My name is Rhys, a first time dad blogging about my adventures and experiences of being a parent. [email protected]

Newport partnership wins national Levelling the Playing Field award

A unique partnership of services in Newport has been given a national award for the life-changing support it offers local ethnically diverse children.

Youth community sport and physical activity providers Positive Futures, local primary schools, key community figures and organisations, Newport Youth Justice, police, Sport Wales and even professional boxers have all joined forces to form a strong and trusted support network for local children to protect and divert them from the many nefarious and exploitative influences on the streets.

The partners were initially brought together by Levelling the Playing Field, a national project using sport and physical activity to tackle over-representation of ethnically diverse children in the youth justice system.

Levelling the Playing Field is delivered by a network of organisations across Gwent, the West Midlands, London and South Yorkshire. It is a £1.7m project funded by the London Marathon Charitable Trust and co-managed by the Alliance of Sport and Youth Justice Board.

Levelling the Playing Field is the biggest project of its kind ever conducted in the UK, uniting people and organisations who use sport and physical activity to engage children and achieve positive change in ethnically diverse communities. The project shares good practice, trains frontline staff and helps all its partners evidence their impact to scale up and advance future policy, practice and investment.

The Newport partnership’s work has been rewarded with the ‘Community Partnership of the Year’ award at Levelling the Playing Field’s inaugural awards, which took place at Decathlon Surrey Quays in London on Saturday July 16.

The Newport network has set up a packed timetable of sport sessions for children in the city’s ethnically diverse communities of Maindee and Pillgwenlly. These sessions include football, rugby, skateboarding and boxing which has proved massively popular, especially as local Commonwealth Games gold medalist Sean McGoldrick often pops by to inspire the youngsters.

The philosophy of the Newport partnership can be summed up as ‘connection before correction’; in other words, you need to connect and build a trusted relationship with each child before you can even think about correcting their behaviors.

It’s sport and physical activity that allows those connections to build. Sport – delivered in safe places and by safe faces – provides the platform where trusting relationships develop. Only when that trust is earned can session staff begin to understand what problems children are facing and use the network to help.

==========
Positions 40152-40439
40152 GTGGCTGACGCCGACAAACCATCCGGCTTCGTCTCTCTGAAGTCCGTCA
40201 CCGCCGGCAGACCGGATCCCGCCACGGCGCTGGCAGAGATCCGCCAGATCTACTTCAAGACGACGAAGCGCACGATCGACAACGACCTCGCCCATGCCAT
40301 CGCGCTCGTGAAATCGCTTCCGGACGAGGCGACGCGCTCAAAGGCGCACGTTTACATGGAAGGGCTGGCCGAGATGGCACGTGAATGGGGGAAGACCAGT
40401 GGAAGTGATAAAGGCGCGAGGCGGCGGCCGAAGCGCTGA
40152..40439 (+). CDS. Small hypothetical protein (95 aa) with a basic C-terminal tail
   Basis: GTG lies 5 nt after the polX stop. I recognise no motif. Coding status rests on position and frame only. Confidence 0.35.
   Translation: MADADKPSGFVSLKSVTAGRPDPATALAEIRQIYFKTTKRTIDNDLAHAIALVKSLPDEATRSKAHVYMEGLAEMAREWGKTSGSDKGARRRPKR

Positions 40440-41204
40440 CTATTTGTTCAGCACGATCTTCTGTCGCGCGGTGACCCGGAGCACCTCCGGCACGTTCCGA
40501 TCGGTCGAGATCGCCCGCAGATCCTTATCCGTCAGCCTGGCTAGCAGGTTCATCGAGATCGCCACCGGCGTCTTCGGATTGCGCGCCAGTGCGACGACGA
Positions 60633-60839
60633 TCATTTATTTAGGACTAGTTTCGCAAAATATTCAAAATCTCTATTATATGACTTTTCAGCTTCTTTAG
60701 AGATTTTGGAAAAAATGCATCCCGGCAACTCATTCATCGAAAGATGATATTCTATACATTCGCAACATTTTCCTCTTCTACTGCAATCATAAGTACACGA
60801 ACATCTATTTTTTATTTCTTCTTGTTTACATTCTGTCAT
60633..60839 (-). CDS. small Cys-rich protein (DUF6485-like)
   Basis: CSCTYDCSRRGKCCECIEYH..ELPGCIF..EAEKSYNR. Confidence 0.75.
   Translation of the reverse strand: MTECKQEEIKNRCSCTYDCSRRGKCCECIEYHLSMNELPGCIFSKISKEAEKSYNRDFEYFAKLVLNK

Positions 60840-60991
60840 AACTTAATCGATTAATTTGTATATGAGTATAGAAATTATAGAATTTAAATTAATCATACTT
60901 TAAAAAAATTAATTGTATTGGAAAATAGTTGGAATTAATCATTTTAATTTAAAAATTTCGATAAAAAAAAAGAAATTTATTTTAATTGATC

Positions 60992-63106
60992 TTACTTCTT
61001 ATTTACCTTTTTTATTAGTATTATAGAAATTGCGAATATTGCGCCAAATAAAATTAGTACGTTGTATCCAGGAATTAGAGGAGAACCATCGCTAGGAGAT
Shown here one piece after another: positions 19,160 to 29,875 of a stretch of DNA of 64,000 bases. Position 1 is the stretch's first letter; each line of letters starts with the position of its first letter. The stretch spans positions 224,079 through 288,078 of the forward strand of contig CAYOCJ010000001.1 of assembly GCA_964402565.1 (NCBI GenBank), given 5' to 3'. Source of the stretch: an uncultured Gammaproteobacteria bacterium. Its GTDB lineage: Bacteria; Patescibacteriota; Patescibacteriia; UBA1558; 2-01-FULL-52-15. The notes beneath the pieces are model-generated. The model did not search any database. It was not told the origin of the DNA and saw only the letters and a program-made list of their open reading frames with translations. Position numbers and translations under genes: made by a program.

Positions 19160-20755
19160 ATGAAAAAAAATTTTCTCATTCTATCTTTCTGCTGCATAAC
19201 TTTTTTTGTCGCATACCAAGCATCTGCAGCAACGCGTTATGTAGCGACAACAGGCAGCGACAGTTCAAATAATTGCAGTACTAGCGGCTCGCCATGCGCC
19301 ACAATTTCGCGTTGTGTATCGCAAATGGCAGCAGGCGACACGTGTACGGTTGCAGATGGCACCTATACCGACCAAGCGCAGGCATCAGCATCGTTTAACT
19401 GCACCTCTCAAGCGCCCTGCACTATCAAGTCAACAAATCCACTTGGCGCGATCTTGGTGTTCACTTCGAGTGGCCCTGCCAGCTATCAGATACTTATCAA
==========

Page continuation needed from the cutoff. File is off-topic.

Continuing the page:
“Levelling the Playing Field provided the common ground for people to come together around this topic of supporting children, because there needs to be significant change,” says Lucy Donovan, Development Manager at Positive Futures.

“The partnership is making huge strides in ensuring decision and policy makers are aware of the issues young people are facing and is currently pushing for societal and system change to ensure needs can be met. Together, we prevent ethnically diverse children and young people from being lost ‘in the system’ and help them find their place in our shared community.”

One notable innovation has been a member of staff from the Youth Justice Service, Matt Elliott, being embedded within the Positive Futures team to build and maintain connections at a preventative stage before the child can become immersed in offending and exploitation.

Matt has become a friendly and familiar face to the children (and not just because he is a dead ringer for Liverpool manager Jurgen Klopp!). Matt’s presence adds consistency to the lives and daily routines of every child. They know and trust him, and he can speak to parents/carers, offer guidance and help deal with issues when they occur.

This is a stark contrast to the fluctuating support of the past, where short-term funding and the decimation of youth services saw sport provision come and go – meaning trusted relationships either never started or began to develop and were then abruptly and damagingly severed.

Justin Coleman, COO of the Alliance of Sport (who manage Levelling the Playing Field in partnership with the Youth Justice Board) explained: “The Newport multi-agency partnership works so closely together it feels like a prosocial family.

“They use a communicative partnership approach so when a corrective or critical care situation arises, they are proactively positioned to communicate, solve, and support from multiple perspectives. The young person feels – and is – supported by an entire caring community. They are connected, before ‘connection before correction’ is even needed.

“Research indicates this differs from a strategic partnership approach, as this tends to form because of a problem, rather than be formed before the problem emerges.”